Sounds like Comrade Van is right, this is a win/win/win idea....except who is going to Carbon Tax China and other industrializing and developing nations?

    Oh, right, no tax for them, because we'll be sending some of OUR tax to them to like, help and stuff, cause we're all in it together and we get more done united than divided, blah, bah, blah.
    Van Jones, the 911 Truther wrote this. The losers with progressive fiscal policy are always the middleclass and poor. Rich people get richer selling carbon credits and such. Middle class get stuck paying higher prices for gas and electric. As a bonus they also lose their jobs because their employers can't compete with the higher costs of doing business. Thanks progressives.

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    Common Sense

    Quote Originally Posted by Warfish View Post
    I don't know about you folks, I can't wait to pay $25/Gallon for Gasoline or be forced to buy an underperforming little cardboard box like a Volt, and of ocurse, simply changing my costs from a massive gasoline bill each month to a massive electric bill each month.

    Sounds like Comrade Van is right, this is a win/win/win idea....except who is going to Carbon Tax China and other industrializing and developing nations?

    Oh, right, no tax for them, because we'll be sending some of OUR tax to them to like, help and stuff, cause we're all in it together and we get more done united than divided, blah, bah, blah.
    Common sense just sucks balls don't it. I drive a Honda Fit. If your driving anything that gets less that 30 mpg on the highway, your part of the problem, not part of the solution and can drop any claims of being conservative.
    Last edited by marano; 11-16-2012 at 04:51 PM. Reason: spelling

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    Tough sh*t.

    Lose an election because you nominated a walking, talking human turd. Suffer consequences.

    Learn and move on.

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    Instead of adding more layers of government, how about we start with ending the subsidies?

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    How about we start producing/selling the oil we are sitting on?

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    Quote Originally Posted by marano View Post
    Common sense just sucks balls don't it. I drive a Honda Fit. If your driving anything that gets less that 30 mpg on the highway, your part of the problem, not part of the solution and can drop any claims of being conservative.
    I wouldn't be caught dead....

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    Quote Originally Posted by marano View Post
    I drive a Honda Fit.
    Enjoy your Clown Car.

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    Quote Originally Posted by Warfish View Post
    I don't know about you folks, I can't wait to pay $25/Gallon for Gasoline or be forced to buy an underperforming little cardboard box like a Volt, and of ocurse, simply changing my costs from a massive gasoline bill each month to a massive electric bill each month.

    Sounds like Comrade Van is right, this is a win/win/win idea....except who is going to Carbon Tax China and other industrializing and developing nations?

    Oh, right, no tax for them, because we'll be sending some of OUR tax to them to like, help and stuff, cause we're all in it together and we get more done united than divided, blah, bah, blah.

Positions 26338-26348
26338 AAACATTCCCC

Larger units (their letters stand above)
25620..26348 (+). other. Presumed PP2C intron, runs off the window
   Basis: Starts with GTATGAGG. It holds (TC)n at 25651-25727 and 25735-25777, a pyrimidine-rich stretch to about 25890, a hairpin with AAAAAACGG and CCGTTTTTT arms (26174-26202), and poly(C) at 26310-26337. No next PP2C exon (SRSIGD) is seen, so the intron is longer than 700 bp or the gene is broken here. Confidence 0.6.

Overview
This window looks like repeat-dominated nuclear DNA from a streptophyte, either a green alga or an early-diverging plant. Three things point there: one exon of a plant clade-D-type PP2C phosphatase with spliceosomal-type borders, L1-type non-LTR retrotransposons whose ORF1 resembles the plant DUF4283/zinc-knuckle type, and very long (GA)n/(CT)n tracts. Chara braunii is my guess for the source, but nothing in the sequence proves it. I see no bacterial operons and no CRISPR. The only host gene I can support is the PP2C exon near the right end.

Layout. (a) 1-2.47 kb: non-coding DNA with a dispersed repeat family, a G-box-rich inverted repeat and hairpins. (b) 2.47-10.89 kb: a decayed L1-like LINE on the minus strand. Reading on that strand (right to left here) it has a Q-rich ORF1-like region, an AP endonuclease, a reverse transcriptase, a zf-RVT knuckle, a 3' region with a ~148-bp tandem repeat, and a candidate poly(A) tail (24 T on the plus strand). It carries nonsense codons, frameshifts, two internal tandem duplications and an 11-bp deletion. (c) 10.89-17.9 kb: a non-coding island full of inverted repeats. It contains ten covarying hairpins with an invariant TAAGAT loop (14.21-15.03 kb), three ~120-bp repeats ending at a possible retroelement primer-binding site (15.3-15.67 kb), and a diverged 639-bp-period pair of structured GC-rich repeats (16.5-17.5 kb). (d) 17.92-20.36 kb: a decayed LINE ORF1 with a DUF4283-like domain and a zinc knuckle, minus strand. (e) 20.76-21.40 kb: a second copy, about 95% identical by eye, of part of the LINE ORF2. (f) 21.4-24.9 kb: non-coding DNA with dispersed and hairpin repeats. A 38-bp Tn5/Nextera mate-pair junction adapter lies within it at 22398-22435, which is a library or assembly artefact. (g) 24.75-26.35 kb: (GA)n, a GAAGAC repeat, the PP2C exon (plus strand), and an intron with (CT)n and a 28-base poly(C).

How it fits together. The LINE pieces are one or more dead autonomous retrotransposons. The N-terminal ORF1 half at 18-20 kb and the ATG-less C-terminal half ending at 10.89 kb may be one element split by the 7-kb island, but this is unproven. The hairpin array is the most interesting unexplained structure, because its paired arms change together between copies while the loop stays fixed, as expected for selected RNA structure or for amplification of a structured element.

I think that some sort of "tax on pollution" may not be a horrible idea. There is no real business disincentive to polluting the air. The problem is the left comes at this issue from such an extreme position, that anything they propose is far to radical to be useful.

    *edit* and yes, i agree that producing our own oil, ending all energy subsidies, etc, are all more important than any sort of carbon tax. I just think in a vacuum it's not a crazy idea.

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    Punish your citizens. It's the socialist/communist way.
    Drive people to their knees and then have them thank the Commissars.

    How about just cutting back on spending Mr. Stupid President!

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    I do.

    Quote Originally Posted by Warfish View Post
    Enjoy your Clown Car.
    It is a great car. Gets me from point a to point b in comfort. Gets good gas mileage. Will haul a lot of stuff. Has good pick-up for such a small engine and has been flawless. Guess you guys feel entitled as "Americans" to drive something that gets bad mpg, and then have the gall to complain about Saudi Arabian citizens being pissed that their Royal family is selling their natural resources to America at a bargain basement price so that you can enjoy your entitlement as an American. You people make me sick. Your ass backwards thinking is just crazy. You want to poke fun at me but your the idiots. You are the problem. My little clown car says one other thing....I ain't compensating for ****....bet you can't say the same.
    Last edited by marano; 11-17-2012 at 02:57 PM. Reason: spelling

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    Using Less Gasoline = Communism

    Driving SUVs that get 14 mpg highway = Capitalism


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    Quote Originally Posted by marano View Post
    You people make me sick. Your ass backwards thinking is just crazy. You want to poke fun at me but your the idiots. You are the problem.
    No, the problem are people who think it's their job to tell others that "they are the problem" that must be dealt with., then taking actions politically to revoke their freedoms to do what you think is bad. I.e. the "no large soda in New York" crowd.

    Mind you own ****ing business, drive what you like, and I'll drive what I like. If thats not good enough for you, **** you, too bad.